Damien Power – Violent Chaos Anyone?

By Nick Bugeja

Most comedians wouldn’t start their show referencing philosopher Friedrich Nietzsche, would they? Well, Damien Power did. Has the decline in belief in God, as Nietzsche predicted, rendered humankind hedonistic, selfish and frivolous? Power doesn’t give us his unequivocal opinion on the matter, although we sense he’s not all that optimistic about our future. For him, we seem far more interested in eating chia pudding and avocado toast, deriding the people of Frankston, and correcting others language choices than solving the important issues of our times.

Power is a regional Queensland native, who’s been on the comedy scene for 13 years. “It’s a long time, I’ve gotta shake things up every now and then,” Power tells us, after having made a rather risqué joke. Before this show, I’d only ever seen Power satirising the far-right in the “True Australian Patriots” videos, alongside fellow comics Anne Edmonds and Greg Larsen. Admittedly, it’s quite easy to mock and deride far-right proponents in this country. Often, they do the job themselves, without the need for comedians. But Power, Edmonds and Larsen capture so perfectly the idiocy and ridiculousness of these personalities that the videos are required viewing for any comedy nut. In short, they’re inspired, and more potent than any politician’s speech denouncing such ideologies.

Violent Chaos Anyone? won’t disappoint, whether you’re a Damien Power follower or not. Power is an incredibly versatile comedian with a wide range of life experience behind him to inform the show: he moves between the low-brow and the high-brow, the meaningless and the meaningful, and the personal and the global. His brand of comedy is hard to succinctly define, but Power – like the late ‘60s Jack Nicholson – is probably best described as a “blue-collar intellectual”. Much of his show is dedicated to lambasting the bourgeoisie, for their faux politeness and their comfortable do-nothing lifestyles. Power’s also comfortable ripping into the lower-classes. His impersonations of the stereotypical “bogan” are startlingly accurate, making us think he’s seen more than a few in his lifetime. Maybe he’s even been one. Almost everything in the show is critical of something, and this means his jokes carry a social or political meaning that encourages us to think, to question the status quo of things.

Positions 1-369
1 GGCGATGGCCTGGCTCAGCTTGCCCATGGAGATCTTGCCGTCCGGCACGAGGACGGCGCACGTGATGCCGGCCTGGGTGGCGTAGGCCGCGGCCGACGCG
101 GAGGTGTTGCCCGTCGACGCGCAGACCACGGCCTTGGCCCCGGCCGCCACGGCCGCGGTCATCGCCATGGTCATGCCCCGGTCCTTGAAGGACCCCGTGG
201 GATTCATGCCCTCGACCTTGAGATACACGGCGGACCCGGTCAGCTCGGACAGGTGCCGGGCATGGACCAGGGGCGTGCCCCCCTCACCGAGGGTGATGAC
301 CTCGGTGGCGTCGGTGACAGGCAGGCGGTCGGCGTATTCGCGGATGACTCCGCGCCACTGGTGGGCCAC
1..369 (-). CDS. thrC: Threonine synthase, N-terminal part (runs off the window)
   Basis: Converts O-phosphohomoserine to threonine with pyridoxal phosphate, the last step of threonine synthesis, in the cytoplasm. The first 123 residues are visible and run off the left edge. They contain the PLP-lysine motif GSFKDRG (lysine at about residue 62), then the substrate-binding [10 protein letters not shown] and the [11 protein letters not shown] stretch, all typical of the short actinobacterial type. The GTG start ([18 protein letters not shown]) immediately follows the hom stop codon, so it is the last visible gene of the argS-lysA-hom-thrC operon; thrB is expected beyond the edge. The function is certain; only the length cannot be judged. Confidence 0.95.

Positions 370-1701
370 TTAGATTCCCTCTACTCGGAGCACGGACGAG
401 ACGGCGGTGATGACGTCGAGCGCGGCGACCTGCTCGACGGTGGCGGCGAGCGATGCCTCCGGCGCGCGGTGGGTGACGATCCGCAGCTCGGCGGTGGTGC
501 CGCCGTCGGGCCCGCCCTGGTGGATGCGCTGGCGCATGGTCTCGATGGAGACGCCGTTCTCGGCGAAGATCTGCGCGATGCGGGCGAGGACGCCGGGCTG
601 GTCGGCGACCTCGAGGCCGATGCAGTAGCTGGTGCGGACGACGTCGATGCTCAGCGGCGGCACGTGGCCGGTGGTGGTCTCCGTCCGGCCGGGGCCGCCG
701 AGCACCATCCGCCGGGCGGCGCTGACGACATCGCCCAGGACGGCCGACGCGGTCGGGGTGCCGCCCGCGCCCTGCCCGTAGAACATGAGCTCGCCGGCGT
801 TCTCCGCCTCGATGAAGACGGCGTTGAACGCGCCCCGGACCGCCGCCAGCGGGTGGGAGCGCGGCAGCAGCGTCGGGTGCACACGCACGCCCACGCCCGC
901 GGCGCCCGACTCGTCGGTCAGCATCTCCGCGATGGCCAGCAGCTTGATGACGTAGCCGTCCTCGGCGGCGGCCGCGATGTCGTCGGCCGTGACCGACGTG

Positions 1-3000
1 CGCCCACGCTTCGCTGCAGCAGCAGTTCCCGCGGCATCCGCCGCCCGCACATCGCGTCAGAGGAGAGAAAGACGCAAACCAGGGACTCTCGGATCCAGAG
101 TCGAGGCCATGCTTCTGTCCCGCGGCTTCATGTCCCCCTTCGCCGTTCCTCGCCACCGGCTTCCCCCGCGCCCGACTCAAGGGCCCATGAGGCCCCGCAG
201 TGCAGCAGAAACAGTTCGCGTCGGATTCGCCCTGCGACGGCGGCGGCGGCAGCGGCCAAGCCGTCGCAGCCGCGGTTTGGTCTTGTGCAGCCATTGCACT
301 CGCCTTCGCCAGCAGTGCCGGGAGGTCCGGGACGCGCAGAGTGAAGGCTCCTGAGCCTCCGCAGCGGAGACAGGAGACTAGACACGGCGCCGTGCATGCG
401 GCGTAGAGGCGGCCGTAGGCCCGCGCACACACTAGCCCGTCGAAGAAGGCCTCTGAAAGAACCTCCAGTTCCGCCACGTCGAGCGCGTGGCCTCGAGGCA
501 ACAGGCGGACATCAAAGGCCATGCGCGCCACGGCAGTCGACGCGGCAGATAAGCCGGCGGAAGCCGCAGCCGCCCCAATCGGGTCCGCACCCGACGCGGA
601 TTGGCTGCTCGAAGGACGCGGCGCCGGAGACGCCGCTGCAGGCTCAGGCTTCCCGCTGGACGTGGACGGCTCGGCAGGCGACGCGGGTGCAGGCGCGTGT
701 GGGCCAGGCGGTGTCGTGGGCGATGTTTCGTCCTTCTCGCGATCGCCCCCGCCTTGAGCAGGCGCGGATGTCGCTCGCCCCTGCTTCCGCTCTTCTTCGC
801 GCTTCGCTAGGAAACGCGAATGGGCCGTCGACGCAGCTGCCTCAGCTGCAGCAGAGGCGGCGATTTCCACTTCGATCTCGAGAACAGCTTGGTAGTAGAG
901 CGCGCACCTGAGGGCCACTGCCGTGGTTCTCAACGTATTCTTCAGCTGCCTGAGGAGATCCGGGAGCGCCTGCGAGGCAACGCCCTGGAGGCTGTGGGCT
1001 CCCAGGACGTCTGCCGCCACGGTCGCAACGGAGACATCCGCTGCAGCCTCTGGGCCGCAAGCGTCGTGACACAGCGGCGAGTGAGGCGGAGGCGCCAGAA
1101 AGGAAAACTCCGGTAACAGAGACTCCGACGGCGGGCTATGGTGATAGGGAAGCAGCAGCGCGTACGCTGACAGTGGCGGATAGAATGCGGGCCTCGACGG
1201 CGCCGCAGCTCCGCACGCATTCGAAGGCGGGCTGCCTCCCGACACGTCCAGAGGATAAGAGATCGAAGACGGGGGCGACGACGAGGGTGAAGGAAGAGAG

For people resistant to changing their views or perspectives, Power is not the comedian for you. He’s a boundary-pusher, who’s not afraid to challenge or demand something of audiences. This is, in my opinion, the most rewarding kind of comedy; the most stimulating and humorous. Power is one of the best in Australia at this particular style, up there with heavyweights like Steve Hughes and Jim Jefferies. The difference between good and great comedians is quite small. But in a paradoxical sense, it’s difficult to elevate oneself into the latter category. It takes years of adjustment, refinement and assuredness for a comedian to transform herself/himself from a perfectly funny comedian to a genuinely great one. I think Damien Power has done it. Let’s hope in 30 years he’s still complaining about the longevity of his career on stage (“God I’m sick of getting up here to entertain a bunch of half-wits, I’ve been doing this for 43 years”). We wouldn’t be tired of him even then.

Violent Chaos Anyone? is on at ACMI – Cube until April 22.